NORFOLK, Va. — Long known as a place of sea dogs, tug boats and tough bars, this old port city today basks in a renaissance of high-end development and of buildings restored.
Now Norfolk and the 15 surrounding cities and counties known collectively as Hampton Roads are looking for a crown jewel to cap the revival.
Their goal is to snatch the Montreal Expos right out from under the noses of competitors in northern Virginia; Washington, D.C.; Las Vegas; San Antonio; Portland, Ore.; and Monterrey, Mexico.
Just to make sure everyone knows Norfolk is serious, the city has painted its manhole covers to resemble baseballs. Billboard and TV spots trumpet the region's quest for big-league status and posters in store windows declare, "We believe. Get in the game."
Four interns at the Norfolk Baseball Co. work a bank of phones, drumming up business for a team that doesn't exist. So far, 23 companies have put down refundable deposits for luxury skyboxes and 5,700 fans have signed up for season tickets.
Montreal's failing franchise is owned by the 29 major league teams, which plan to announce its sale (for about $200 million) and relocation this summer.
Norfolk, viewed by some as a long-shot upstart, got into the game a year ago. But it is intent on making a convincing case why the Expos would prosper here.
Paul Fraim, who spearheaded Norfolk's revival during 18 years as city councilman and now as mayor, says his city may be coming from behind, but is well placed to be the new home of the Expos.
Could Norfolk attract 20,000 fans on a steamy Tuesday night in August against a noncontending team? No problem, Fraim says.
Hampton Roads, named for a body of water, not a highway, is an economically robust area with a population of nearly 2 million, and 3 million within a 100-mile radius.
It sits on a mid-Atlantic artery where minor league baseball thrives, but in the 669 road miles between Atlanta and Baltimore no major league team has sunk roots.
The force behind Norfolk's courtship of the Expos is two 26-year-old former investment bankers.
One, William Somerindyke Jr., is a lifelong fan who still pitches on a semi-pro team. The other, Jason Osborne, has started seven companies but knows so little about baseball he thinks the infield fly rule has something to do with zippers.
In their 11th-hour effort to snare the Expos, they formed the Norfolk Baseball Co. and put together a group of investors (as yet not publicly identified).
The drive has Norfolk abuzz with baseball and is pulling together a region where a grab bag of counties and cities have long-standing rivalries.
In one TV spot, five local mayors who normally wouldn't agree on whether the sun rises in the east are seen playing catch and urging viewers to get on the team.
Over lunch at an Irish pub on Granby Street -- one of the upscale restaurants that stand where derelict bars once teetered -- Somerindyke admitted it had taken some salesmanship to get baseball to take Norfolk seriously.
In fact, when Major League Baseball Commissioner Bud Selig dispatched a delegation to the city in January, Somerindyke feared its mission was to say, "Good luck next time."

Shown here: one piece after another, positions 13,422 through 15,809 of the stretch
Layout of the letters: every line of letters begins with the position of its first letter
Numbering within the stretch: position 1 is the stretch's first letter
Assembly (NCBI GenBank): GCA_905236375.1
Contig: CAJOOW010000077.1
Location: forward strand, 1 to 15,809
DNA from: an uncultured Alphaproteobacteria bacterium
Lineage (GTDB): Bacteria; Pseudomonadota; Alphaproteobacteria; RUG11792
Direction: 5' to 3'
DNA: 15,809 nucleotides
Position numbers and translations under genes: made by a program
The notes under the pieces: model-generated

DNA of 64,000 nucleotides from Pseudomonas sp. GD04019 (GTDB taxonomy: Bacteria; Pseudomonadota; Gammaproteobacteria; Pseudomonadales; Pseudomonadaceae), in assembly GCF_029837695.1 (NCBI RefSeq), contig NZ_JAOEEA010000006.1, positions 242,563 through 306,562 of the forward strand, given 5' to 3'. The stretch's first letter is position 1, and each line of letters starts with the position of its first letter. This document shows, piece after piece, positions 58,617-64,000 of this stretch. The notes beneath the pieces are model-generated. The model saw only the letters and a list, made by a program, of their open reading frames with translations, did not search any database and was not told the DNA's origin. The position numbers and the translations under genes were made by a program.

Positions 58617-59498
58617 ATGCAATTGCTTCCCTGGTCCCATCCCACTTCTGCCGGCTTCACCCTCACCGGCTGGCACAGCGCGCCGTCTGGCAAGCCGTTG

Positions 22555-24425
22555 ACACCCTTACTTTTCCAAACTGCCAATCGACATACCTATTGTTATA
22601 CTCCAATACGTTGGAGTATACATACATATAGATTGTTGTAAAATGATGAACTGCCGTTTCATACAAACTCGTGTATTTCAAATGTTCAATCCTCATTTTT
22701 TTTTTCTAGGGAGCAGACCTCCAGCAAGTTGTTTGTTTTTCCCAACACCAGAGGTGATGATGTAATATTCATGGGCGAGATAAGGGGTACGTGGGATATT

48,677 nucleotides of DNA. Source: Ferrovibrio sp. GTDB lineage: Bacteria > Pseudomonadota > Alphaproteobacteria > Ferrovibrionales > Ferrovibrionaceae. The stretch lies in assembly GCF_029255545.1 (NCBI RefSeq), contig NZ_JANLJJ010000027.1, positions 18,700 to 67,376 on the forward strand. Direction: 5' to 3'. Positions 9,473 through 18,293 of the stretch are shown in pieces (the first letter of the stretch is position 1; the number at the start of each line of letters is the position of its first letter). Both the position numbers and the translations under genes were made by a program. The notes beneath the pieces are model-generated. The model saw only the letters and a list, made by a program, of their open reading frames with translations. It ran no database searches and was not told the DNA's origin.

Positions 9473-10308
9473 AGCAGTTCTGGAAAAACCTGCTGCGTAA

"But we blew them away," Somerindyke said.
Norfolk had a financial plan in place for a $300-million, 38,000-seat downtown stadium, unanimous resolutions from all 16 Hampton Roads political entities supporting the quest for a team and a ton of economic data promoting the region as a growing high-tech, educational and commercial hub. It boasts the world's largest naval base and one of the nation's largest cargo ports and, because of nearby Virginia Beach, is a major tourist destination.
Financing for the stadium, on empty city-owned waterfront property, would come in part from a 1-cent city tax levied on lodging and meals. And Virginia taxes on tickets, concessions and player payrolls would be dedicated to paying off the stadium debt. The Legislature passed the stadium tax in 1997 to help northern Virginia attract a team, but did not include language saying the funds couldn't be used for the same purpose by another locale.
James Eason, president of Hampton Roads Partnership, a group developing strategic plans for the region's growth, said acquiring the Expos could be the "tipping point" for a city "poised for greatness."
It would help foster a "sense of regional citizenship" that generates cooperation among communities and help overcome the complacency that decades of dependence on the military bred in Norfolk, he said.
"Aren't we tired of hearing we can't do something because we are a blue-collar or a Navy town or whatever?" he asked business leaders recently. "Success in this endeavor could very well begin to impact the negativity which seems to be always lurking and keeps us from reaching our potential."
But would baseball's cautious, conservative owners choose a home for the Expos that isn't yet on the national radar as a great city? One that has fewer people and a smaller per capita income than the northern Virginia suburbs around Washington? Would traffic-flow problems created by the bridges and tunnels in Hampton Roads be a consideration?
Would the success of Norfolk's minor league team, the Tides (a New York Mets AAA affiliate), be considered a positive because it draws half a million fans year after year? Or a negative because few games at the 14,000-seat Harbor Park sell out?
"All I can tell," said Baxter Simmons, who recently opened a steak house on Granby Street, "is that if we get the Expos, Norfolk would go over the top."
So over the top, said Mayor Fraim, that it would do nothing less than bury "the notion we're still a blue-collar seaport city -- and give Virginia and North Carolina a regional symbol to rally around."